Jin Kazama witnesses the death of his mother Jun by Tekken in the slums known as Anvil. After finding a Tekken ID he decides to seek out vengeance for his mother’s death.
Fast forward into the future. 20239 to be exact. The world is a different picture and has become a product of chaos. Tekken, the largest corporation in the world has become what we are told a “product of peoples greed and desire”. They run the land by way of soldiers they call “jackhammers”. They also hold the #1 tournament in the country each year presented live to the thrill of audiences. The tournament is called “Iron Fist”. The winner get the prestige of being the #1 fighter in the world and the respect of Tekken corporation.
Jin Kazama (John Foo) comes from the streets with only the company of his sole living family member, his mother Jun Kazama (Tamlyn Tomita). His mother trained him from an early age to stand up for himself and be a fighter. Though times are hard in the streets which go by the name of the “anvil”. Jin has made ends meet here and there by smuggling illegal pirated electronic goods. His pay allows him to buy black market goods like coffee, oranges and small souvenirs from generations past.
Jin, has no interest in the Iron fist, even though he is regarded as a local bad ass who is able to hold his own in fight. When the Tekken corp enforces word of the illegal smuggling they target Jin and his mother as violators and send missiles hurling into theirhouse. Jin, who had stepped out is forced to watch his house and only family member blown to bits. It is retribution that drives Jin to enter the tournament and prove his honor hoping to get a shot at revenge in the process.
The tournament features a variety of skilled opponents. Each has his or her own specialty that is tested against each other in the ring. Kazuya, (Ian Anthony Dale) son of current leader Heihachi Mishima (Cary-Hiroyuki Tagawa ) is intent on overtaking the corporation as heir to the throne. His cold hearted approach only angers his father, keeping Heihachi from passing the title down to his son. Jin, is elected the people choice after beating out a Tekken fighter by the name of “Marshall Law”. This begins the journey and the inevitable competition.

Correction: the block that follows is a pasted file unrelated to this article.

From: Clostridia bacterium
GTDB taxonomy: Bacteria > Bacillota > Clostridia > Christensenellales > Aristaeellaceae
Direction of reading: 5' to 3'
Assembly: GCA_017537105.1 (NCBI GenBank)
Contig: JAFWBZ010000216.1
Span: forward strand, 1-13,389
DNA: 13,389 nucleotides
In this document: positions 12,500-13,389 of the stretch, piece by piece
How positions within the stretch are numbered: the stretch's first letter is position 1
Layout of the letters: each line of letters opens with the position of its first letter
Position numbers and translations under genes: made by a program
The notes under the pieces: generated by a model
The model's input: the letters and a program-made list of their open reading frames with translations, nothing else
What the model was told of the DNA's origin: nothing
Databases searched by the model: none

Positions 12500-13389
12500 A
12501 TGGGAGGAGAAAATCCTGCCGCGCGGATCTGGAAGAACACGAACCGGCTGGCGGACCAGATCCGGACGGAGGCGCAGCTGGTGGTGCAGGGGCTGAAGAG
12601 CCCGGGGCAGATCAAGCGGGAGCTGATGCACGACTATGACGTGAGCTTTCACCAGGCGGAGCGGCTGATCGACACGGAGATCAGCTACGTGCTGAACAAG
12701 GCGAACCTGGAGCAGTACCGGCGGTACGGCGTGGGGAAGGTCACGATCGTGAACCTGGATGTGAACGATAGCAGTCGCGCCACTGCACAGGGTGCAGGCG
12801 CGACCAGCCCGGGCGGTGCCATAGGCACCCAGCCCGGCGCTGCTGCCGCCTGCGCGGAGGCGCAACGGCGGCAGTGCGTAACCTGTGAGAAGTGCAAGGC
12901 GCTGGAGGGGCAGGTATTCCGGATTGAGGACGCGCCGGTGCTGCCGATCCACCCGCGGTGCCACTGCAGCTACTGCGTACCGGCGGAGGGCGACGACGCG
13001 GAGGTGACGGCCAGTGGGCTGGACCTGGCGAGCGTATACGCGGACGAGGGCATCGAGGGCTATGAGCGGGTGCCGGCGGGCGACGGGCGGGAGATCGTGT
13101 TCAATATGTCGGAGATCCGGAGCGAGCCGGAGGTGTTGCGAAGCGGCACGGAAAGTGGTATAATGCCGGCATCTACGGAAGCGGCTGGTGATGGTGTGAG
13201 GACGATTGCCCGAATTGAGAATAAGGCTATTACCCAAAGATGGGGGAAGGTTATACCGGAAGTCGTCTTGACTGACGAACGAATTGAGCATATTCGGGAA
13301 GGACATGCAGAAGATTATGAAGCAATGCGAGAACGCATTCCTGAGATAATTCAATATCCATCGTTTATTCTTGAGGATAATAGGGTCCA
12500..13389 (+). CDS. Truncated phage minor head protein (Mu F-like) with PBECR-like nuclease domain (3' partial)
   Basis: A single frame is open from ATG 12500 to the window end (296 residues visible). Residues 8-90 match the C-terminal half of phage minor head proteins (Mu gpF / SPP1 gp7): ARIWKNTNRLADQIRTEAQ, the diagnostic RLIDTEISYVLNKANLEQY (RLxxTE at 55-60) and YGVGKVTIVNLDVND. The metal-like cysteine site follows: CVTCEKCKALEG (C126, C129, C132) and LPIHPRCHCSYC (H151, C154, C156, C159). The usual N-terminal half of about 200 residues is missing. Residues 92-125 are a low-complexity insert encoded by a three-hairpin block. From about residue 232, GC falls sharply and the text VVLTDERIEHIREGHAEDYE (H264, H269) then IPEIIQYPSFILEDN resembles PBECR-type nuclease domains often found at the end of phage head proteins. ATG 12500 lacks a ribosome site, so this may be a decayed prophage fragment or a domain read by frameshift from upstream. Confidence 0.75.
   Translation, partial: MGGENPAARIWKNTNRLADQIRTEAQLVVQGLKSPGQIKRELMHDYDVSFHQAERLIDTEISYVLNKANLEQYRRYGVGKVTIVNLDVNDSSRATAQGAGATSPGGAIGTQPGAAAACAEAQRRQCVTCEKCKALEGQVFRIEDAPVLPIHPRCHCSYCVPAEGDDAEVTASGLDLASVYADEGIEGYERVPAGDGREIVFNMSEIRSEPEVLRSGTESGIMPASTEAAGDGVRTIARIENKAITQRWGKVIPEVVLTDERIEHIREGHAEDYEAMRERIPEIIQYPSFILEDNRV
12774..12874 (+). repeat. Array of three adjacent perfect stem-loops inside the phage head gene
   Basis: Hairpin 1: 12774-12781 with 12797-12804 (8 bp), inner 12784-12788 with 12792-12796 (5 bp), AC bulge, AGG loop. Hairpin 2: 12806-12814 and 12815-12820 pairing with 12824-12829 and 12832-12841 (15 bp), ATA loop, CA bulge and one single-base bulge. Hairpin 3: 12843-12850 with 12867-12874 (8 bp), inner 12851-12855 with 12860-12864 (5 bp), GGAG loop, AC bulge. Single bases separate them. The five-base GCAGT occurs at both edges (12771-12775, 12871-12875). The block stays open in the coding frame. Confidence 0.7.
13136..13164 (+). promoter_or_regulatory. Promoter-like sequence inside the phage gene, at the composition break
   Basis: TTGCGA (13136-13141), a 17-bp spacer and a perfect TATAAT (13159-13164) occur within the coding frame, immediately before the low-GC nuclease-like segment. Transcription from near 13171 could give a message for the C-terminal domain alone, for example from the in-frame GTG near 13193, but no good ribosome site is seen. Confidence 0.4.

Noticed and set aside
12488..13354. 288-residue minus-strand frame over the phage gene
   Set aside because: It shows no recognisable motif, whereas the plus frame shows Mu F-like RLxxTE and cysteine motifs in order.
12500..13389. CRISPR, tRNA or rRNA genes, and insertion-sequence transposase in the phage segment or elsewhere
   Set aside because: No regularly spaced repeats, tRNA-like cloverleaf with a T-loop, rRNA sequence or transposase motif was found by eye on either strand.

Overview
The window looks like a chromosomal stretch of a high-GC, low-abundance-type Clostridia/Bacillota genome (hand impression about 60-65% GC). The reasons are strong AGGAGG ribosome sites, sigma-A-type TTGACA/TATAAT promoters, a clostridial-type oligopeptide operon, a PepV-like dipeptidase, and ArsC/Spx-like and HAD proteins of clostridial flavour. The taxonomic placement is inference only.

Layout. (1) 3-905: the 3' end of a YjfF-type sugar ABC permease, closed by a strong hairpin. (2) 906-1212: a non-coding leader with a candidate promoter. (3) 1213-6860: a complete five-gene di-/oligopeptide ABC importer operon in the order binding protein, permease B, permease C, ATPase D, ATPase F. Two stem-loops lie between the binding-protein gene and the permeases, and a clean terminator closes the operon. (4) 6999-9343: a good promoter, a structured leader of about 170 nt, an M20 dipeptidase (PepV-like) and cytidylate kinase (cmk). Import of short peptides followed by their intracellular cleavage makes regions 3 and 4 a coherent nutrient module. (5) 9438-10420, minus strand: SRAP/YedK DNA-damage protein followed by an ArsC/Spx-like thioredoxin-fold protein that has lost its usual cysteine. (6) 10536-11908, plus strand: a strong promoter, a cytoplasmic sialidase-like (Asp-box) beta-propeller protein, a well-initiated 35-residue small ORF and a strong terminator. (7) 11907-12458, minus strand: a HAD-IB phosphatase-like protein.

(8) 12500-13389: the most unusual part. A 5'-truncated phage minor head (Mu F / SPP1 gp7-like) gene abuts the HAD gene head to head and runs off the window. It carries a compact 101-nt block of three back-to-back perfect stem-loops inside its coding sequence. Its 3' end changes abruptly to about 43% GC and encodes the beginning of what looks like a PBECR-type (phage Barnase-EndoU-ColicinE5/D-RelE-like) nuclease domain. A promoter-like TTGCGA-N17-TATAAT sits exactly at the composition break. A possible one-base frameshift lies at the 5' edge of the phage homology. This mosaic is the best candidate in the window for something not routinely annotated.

While brought into the Iron Fist challenge, Jin becomes good friends and the love interest of Christie Monteiro (Kelly Overton) another fighter in the tournament. Jin is also lead by his new sponsor Steve Fox (Luke Goss) who offers advice along the way.
Tekken is designed to be a formula driven action film. There are certainly plenty of fighter to fighter confrontations in a premise that follows much like the films “Blood Sport” and “KickBoxer”. The new element here is of course, the future aspect and its back story. “Tekken” doesn’t offer alot we haven’t see before, but it does follow the underdog-to-champion style of filmmaking that tends to be a crowd pleaser almost by default.
Now the real back story here is that “Tekken” is also an arcade fighting game developed by Nameco. Tekken has had many follow up game releases ultimately triggering the need for a feature film based on gameplayer target audiences. The franchise itself has been a big hit and like many of these hit games….a film will eventually follow.
I’m a big fan of martial arts films, so Tekken was a blast to watch for me. We come to expect a certain amount of familiarity in these movies as being a part of that whole “Karate Kid” generation. The editing is done well and the fight scenes are impressive but short. Audiences will guess from the get go that the bad guys will lose and the underdog will prevail. That’s not a spoiler as all these films follow that premise. Director Dwight H. Little did great job with the script he was given while hottie Kelly Overton is certainly a reason to watch. John Woo, does a great hob with his fancy moves and will most likely keep on his current trend of modern marital arts films. Tekken has a feel that reminded me of “Death Race” and other movies with a complementary score that delivers to all your game lover expectations.